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A former KFC employee built an empire of drugs that were sold in cryptocurrencies. Today he lost everything

June 9, 2020

The Leicester Crown Court ordered the confiscation of more than £ 1.8 million ($ 2.29 million) on June 8 a person from the UK who ran a billion dollar drug empire on Bitcoin from the attic of his house.

According to Harborough Mail, Paul Johnson, 32, a former KFC employee, ran a black market from home in Leicestershire. Johnson too He was sentenced to eight years in prison in February.

A fake tea sale

Degree in business administration, Johnson poses as a tea trader to cover their international drug trafficking.

A former KFC employee built an empire of drugs that were sold in cryptocurrencies. Today he lost everythingA former KFC employee built an empire of drugs that were sold in cryptocurrencies. Today he lost everything

The authorities have described this in detail Johnson imported and sold more than 180 kilos of heroin, cocaine, LSD, cannabis and ketamine. All in-store purchases They were made in Bitcoin (BTC).

Local media quoted judge Martin Hurst who said that The drug dealer generated total income of approximately £ 2,183,304 ($ 2.77 million). although they only managed to seize £ 1,837,601 ($ 2.29 million).

The state must confiscate the sum in three months and other assets, including a Range Rover, worth $ 25,454 and a Nissan Juke, worth $ 38,560, that will be for sale.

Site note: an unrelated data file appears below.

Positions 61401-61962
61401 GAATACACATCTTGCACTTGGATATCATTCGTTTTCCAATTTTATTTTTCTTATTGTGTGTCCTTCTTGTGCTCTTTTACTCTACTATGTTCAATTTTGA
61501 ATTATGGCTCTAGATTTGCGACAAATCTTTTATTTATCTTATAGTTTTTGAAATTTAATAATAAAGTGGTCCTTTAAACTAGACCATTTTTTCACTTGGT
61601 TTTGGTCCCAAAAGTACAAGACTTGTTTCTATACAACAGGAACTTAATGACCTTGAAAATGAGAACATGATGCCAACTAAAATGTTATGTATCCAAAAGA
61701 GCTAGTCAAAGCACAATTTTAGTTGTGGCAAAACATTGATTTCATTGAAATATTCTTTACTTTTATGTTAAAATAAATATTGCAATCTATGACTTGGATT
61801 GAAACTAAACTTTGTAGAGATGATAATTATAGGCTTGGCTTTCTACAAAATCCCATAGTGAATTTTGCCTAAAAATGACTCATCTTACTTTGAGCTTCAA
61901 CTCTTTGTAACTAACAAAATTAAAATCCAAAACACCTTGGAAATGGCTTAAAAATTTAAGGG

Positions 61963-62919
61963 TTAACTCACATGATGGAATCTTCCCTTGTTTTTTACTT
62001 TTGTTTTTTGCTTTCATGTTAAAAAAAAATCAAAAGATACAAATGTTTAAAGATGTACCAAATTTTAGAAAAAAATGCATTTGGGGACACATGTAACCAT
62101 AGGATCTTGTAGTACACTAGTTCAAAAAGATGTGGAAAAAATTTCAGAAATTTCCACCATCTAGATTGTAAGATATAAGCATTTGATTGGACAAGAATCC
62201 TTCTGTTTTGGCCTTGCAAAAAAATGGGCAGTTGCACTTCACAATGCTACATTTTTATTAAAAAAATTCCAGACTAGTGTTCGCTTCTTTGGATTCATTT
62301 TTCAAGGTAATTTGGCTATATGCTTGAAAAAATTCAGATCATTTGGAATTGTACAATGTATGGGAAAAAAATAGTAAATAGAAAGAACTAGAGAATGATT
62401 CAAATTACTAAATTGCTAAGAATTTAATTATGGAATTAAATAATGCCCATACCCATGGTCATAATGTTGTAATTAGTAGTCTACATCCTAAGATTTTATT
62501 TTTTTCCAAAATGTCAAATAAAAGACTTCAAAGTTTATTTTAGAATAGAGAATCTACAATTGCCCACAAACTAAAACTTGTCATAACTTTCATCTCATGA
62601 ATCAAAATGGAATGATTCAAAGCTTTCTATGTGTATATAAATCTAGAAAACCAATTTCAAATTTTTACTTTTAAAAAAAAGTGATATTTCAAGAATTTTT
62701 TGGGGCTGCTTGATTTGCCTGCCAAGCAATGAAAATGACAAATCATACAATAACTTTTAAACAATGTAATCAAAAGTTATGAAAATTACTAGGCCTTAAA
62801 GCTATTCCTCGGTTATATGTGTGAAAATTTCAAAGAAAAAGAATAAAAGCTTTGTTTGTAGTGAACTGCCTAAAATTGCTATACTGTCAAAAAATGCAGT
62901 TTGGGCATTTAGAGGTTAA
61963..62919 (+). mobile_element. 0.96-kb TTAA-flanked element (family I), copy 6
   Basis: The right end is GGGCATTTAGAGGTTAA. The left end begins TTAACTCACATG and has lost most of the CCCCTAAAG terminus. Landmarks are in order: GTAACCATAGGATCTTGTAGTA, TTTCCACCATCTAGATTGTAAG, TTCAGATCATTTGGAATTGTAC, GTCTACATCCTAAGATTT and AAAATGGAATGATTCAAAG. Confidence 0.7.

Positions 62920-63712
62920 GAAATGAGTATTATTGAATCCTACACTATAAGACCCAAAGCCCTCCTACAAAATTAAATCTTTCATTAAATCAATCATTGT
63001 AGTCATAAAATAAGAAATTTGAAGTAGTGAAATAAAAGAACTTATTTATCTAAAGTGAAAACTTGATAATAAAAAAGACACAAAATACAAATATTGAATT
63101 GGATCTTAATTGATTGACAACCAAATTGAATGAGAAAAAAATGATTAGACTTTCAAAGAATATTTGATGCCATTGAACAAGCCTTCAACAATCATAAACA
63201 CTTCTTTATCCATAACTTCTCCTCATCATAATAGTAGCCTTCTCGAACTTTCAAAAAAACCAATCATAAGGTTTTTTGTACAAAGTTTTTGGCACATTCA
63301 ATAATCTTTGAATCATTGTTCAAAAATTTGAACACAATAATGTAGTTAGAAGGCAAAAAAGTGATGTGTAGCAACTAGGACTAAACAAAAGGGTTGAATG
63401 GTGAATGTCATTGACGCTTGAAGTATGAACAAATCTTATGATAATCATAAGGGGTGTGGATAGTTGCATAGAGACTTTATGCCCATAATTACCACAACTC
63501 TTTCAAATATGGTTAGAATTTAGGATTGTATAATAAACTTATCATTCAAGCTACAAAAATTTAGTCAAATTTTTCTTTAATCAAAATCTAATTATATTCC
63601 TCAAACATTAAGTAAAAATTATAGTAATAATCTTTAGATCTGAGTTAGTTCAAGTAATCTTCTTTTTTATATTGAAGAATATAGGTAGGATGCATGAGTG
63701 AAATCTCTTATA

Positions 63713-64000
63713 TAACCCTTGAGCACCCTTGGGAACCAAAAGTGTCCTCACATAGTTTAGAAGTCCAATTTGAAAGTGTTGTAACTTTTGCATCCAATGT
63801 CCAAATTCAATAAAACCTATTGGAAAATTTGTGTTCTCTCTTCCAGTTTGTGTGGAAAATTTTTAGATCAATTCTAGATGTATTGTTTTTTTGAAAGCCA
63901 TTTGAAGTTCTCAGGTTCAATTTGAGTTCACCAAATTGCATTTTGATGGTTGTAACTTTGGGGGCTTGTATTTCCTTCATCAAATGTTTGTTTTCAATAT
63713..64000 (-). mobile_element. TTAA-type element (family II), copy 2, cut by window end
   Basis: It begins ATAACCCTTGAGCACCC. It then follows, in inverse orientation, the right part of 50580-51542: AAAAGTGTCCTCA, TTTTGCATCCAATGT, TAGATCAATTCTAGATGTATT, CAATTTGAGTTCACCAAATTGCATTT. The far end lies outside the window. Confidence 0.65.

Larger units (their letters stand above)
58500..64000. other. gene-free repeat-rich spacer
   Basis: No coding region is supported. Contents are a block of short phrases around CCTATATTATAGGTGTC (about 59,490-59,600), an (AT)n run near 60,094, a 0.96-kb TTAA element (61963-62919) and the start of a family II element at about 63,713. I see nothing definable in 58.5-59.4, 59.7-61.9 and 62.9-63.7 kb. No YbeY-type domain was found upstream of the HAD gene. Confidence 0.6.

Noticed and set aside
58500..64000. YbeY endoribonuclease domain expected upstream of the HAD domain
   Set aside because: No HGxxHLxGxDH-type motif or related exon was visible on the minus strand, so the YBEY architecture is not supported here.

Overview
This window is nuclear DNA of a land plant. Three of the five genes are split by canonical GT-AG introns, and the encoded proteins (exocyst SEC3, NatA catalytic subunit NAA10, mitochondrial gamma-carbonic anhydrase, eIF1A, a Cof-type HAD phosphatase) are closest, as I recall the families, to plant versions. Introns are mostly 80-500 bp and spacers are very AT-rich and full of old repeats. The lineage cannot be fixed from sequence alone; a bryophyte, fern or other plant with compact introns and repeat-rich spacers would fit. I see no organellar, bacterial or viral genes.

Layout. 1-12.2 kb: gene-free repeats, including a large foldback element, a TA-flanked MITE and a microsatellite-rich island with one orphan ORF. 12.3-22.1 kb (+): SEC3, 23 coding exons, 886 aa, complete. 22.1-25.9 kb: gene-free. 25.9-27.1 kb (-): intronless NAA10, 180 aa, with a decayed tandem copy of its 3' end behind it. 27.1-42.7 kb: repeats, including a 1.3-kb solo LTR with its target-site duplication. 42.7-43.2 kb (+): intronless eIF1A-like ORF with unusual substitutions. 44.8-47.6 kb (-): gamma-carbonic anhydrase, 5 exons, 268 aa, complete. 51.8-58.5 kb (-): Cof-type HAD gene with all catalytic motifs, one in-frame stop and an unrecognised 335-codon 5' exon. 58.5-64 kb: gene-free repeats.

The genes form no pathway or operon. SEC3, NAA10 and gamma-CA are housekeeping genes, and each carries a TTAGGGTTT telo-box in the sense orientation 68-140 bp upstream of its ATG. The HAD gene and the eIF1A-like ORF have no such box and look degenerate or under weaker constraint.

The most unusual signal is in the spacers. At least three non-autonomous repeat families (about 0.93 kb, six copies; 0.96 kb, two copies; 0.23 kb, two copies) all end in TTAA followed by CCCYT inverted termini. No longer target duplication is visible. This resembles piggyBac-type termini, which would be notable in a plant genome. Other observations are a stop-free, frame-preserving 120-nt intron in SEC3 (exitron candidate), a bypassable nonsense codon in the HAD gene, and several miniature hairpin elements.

Drugs found on Johnson’s property

The Former KFC Worker Accused of Having Class A and B Drugs Possessed to improperly import goods into the United Kingdom and to deliver Class A medicines five cases of money laundering.

Johnson’s ex-wife Lia Taylor-Walton She was sentenced to two years in prison for complicity in the business virtual drug. She was also accused of having acquired assets illegal money.

The authorities seized drugs on Johnson’s property, including MDMA, LSD, heroin and ketamine pills and utensils.

Cointelegraph reported on May 19 about a study by Crystal Blockchain Analytics that found this The total value of Bitcoin transferred to the Darknet rose 65% in the first quarter of 2020 despite a decline in transactions over the same period in 2019.